MEAT

Pork cheek tacos with blood orange and chipotle

January 27, 2011

 

Pork Cheek Tacos with Blood Orange and Chipotle

A slow-cooked meat dish always wants something to offset the richness (beef ragu with gremolata for another example), which is why I thought these pork cheeks would work well in tacos. They need leisurely cooking to melt the fat and render the meat fork-tender. I was thinking along the lines of saucy carnitas.

The blood oranges have hit the shops and so I used some juice to braise the cheeks, combined with Mexican spices and smoky chipotle flakes (you could also add some chipotles en adobo). After 3 hours of bubbling, the meat was coming apart in shreds and the sauce intensely flavoured; it’s probably one of the most delicious slow cooked dishes I’ve ever made. We piled it onto pan-scorched tacos and topped with lime-heavy guacamole, green chilli and Thomasina Miers’ pink onions pickled in citrus juice and herbs

The leftovers made the largest and most kick ass burrito I’ve ever eaten in my life. I would’ve been embarrassed had anyone actually seen me eating it; meat all over my hands and face. I burnt my cheek with chilli. The sauce left its indelible mark in no less than 3 places on my t-shirt. Totally worth it though, especially considering I bought 10 cheeks for £2.50. Result.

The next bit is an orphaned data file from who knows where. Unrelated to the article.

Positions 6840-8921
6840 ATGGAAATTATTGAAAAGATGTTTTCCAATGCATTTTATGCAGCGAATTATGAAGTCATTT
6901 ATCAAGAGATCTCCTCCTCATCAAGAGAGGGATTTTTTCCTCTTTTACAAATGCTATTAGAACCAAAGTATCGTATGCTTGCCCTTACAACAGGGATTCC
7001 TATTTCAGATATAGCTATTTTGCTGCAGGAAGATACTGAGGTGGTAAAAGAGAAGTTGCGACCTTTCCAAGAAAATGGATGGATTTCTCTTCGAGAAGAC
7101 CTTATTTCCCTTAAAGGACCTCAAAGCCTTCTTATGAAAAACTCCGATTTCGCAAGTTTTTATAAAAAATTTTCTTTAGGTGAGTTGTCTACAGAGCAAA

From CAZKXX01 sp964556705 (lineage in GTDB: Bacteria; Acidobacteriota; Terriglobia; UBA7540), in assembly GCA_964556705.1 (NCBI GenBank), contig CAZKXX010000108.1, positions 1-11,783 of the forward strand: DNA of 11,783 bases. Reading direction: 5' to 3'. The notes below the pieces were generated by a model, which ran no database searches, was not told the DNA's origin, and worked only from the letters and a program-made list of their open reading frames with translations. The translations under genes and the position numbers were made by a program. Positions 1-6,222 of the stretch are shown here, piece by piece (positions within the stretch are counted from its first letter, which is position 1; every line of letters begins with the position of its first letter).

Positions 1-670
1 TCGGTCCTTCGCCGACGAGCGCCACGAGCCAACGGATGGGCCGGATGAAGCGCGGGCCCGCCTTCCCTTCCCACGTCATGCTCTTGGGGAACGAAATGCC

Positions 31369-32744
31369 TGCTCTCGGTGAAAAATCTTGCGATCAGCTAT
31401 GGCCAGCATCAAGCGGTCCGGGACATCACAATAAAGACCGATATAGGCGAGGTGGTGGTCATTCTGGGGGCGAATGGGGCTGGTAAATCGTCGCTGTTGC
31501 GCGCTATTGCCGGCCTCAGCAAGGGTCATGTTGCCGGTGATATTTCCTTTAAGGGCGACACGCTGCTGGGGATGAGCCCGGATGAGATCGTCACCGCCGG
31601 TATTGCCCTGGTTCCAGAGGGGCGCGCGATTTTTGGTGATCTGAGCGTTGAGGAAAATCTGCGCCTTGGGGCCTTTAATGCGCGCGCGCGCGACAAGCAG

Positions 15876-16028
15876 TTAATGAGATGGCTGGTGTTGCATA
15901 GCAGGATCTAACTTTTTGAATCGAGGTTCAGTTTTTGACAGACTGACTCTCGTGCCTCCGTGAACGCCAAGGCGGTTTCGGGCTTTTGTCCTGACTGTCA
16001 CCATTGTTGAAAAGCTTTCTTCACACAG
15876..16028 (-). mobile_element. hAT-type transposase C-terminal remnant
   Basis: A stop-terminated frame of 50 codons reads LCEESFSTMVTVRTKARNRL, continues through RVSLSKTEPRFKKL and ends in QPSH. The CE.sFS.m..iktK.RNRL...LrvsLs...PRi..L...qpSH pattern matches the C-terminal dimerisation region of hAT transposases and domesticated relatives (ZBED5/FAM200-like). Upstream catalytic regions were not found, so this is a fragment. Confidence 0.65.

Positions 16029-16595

Pork cheeks braised with blood orange and chipotle

10 pork cheeks
Juice of 1 large blood orange
4 cloves
6 allspice berries
1 cinnamon stick
1 tablespoon crushed chipotle chillies (or to taste)
1 tablespoon fresh oregano leaves
2 carrots, very finely chopped
2 onions, finely chopped
2 bay leaves
2 tablespoons tomato purée
1 litre vegetable stock (or enough to comfortably cover the cheeks; the sauce will be reduced at the end)
1 teaspoon sugar

Flour and oil for searing the cheeks

Heat a few tablespoons of the oil in a large, heavy based saucepan. Dust some flour onto a plate and use it to coat the pork cheeks by turning them over on the plate. Once the oil is hot, sear the cheeks a few at a time until brown on all sides then set aside on a plate.

Add the onions and carrots to the pan and cook for 5 minutes or so until softened. Add the spices (in a little bit of muslin if you want to be fancy and make it easy to fish them out later on), orange juice, bay leaves, oregano, tomato purée, sugar and stock, bring to the boil then reduce to a simmer. Add the pig cheeks back to the pan, put a lid on and cook on the lowest heat possible for 3 hours.

After this time, check the sauce for seasoning and add salt and pepper as necessary. Remove the meat from the sauce; it should be extremely tender and falling apart at the touch. Shred it and set aside. Fish the whole spices from the sauce then reduce it over a high heat by about two thirds. Basically you want enough to coat the meat in a rich sauce. Add the meat back to the sauce and warm through.

Serve on tacos with guacamole and onions lightly pickled in orange and lime juice with herbs. To cut tacos, use a large glass, teacup or knife to make circles from a large fajita wrap and toast lightly in a dry pan.

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41 Comments

  • Reply Becci January 27, 2011 at 4:33 pm